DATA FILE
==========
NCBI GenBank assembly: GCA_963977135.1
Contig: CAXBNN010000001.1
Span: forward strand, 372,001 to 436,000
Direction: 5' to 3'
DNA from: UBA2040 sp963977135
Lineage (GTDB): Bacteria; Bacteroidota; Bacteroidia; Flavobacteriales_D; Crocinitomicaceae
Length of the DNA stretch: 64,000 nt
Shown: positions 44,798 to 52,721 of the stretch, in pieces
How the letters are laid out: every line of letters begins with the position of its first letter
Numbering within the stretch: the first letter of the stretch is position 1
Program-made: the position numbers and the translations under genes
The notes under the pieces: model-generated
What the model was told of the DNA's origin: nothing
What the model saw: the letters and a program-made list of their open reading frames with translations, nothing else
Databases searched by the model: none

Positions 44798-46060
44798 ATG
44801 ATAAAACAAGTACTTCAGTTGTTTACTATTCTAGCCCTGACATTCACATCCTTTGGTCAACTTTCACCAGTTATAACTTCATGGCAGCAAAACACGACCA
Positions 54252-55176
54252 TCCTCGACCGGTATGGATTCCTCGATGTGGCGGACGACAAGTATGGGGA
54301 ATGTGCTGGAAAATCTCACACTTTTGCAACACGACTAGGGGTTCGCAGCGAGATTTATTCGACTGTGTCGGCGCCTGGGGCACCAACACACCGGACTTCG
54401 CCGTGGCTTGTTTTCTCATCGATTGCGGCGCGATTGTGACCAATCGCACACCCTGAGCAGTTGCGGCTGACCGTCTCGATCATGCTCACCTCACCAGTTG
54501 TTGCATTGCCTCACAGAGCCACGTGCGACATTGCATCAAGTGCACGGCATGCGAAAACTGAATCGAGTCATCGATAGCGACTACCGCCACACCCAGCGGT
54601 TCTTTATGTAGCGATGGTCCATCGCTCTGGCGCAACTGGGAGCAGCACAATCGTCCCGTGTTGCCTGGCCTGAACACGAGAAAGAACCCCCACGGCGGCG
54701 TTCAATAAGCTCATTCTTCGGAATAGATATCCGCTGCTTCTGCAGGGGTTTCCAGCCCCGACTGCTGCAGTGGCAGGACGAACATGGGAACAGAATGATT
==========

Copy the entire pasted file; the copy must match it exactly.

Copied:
NCBI GenBank assembly: GCA_963977135.1
Contig: CAXBNN010000001.1
Span: forward strand, 372,001 to 436,000
Direction: 5' to 3'
DNA from: UBA2040 sp963977135
Lineage (GTDB): Bacteria; Bacteroidota; Bacteroidia; Flavobacteriales_D; Crocinitomicaceae
Length of the DNA stretch: 64,000 nt
Shown: positions 44,798 to 52,721 of the stretch, in pieces
How the letters are laid out: every line of letters begins with the position of its first letter
Numbering within the stretch: the first letter of the stretch is position 1
Program-made: the position numbers and the translations under genes
The notes under the pieces: model-generated
What the model was told of the DNA's origin: nothing
What the model saw: the letters and a program-made list of their open reading frames with translations, nothing else
Databases searched by the model: none

Positions 44798-46060
44798 ATG
44801 ATAAAACAAGTACTTCAGTTGTTTACTATTCTAGCCCTGACATTCACATCCTTTGGTCAACTTTCACCAGTTATAACTTCATGGCAGCAAAACACGACCA
Positions 54252-55176
54252 TCCTCGACCGGTATGGATTCCTCGATGTGGCGGACGACAAGTATGGGGA
54301 ATGTGCTGGAAAATCTCACACTTTTGCAACACGACTAGGGGTTCGCAGCGAGATTTATTCGACTGTGTCGGCGCCTGGGGCACCAACACACCGGACTTCG
54401 CCGTGGCTTGTTTTCTCATCGATTGCGGCGCGATTGTGACCAATCGCACACCCTGAGCAGTTGCGGCTGACCGTCTCGATCATGCTCACCTCACCAGTTG
54501 TTGCATTGCCTCACAGAGCCACGTGCGACATTGCATCAAGTGCACGGCATGCGAAAACTGAATCGAGTCATCGATAGCGACTACCGCCACACCCAGCGGT
54601 TCTTTATGTAGCGATGGTCCATCGCTCTGGCGCAACTGGGAGCAGCACAATCGTCCCGTGTTGCCTGGCCTGAACACGAGAAAGAACCCCCACGGCGGCG
54701 TTCAATAAGCTCATTCTTCGGAATAGATATCCGCTGCTTCTGCAGGGGTTTCCAGCCCCGACTGCTGCAGTGGCAGGACGAACATGGGAACAGAATGATT